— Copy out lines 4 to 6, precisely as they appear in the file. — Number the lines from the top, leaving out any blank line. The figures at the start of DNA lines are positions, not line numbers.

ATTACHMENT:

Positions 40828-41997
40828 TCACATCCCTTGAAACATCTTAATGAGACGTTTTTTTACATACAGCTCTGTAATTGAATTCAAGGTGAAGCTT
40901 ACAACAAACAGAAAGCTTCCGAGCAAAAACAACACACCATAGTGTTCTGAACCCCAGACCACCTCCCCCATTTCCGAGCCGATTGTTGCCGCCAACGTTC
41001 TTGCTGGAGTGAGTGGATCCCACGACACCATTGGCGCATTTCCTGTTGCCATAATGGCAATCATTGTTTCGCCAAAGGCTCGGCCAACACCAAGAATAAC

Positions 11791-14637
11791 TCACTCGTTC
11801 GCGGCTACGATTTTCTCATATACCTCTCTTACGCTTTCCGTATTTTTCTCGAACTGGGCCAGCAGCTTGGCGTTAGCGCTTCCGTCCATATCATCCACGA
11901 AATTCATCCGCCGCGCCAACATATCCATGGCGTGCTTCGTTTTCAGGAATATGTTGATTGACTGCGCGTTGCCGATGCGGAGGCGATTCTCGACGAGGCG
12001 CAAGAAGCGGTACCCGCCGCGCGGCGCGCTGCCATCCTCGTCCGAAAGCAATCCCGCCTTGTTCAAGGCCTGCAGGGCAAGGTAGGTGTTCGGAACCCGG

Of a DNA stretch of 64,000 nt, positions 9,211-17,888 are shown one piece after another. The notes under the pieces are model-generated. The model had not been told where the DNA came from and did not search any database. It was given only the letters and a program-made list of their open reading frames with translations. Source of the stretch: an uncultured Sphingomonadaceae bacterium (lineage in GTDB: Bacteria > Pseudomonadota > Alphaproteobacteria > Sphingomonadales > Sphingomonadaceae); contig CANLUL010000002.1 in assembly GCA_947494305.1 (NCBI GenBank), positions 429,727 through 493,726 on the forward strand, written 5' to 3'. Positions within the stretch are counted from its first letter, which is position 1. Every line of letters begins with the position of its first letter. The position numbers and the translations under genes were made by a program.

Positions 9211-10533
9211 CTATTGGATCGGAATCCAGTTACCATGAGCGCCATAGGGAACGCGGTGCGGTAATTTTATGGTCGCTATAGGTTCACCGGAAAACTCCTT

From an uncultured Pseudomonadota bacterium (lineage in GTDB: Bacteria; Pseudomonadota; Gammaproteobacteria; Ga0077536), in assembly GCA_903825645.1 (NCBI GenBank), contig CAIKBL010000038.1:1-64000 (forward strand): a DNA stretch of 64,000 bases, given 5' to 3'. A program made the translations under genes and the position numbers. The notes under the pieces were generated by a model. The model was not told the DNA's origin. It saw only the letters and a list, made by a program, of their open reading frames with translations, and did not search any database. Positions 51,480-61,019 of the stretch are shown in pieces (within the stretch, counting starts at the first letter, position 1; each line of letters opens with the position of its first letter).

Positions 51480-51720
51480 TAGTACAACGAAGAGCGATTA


41001 TTGCTGGAGTGAGTGGATCCCACGACACCATTGGCGCATTTCCTGTTGCCATAATGGCAATCATTGTTTCGCCAAAGGCTCGGCCAACACCAAGAATAAC

Positions 11791-14637
11791 TCACTCGTTC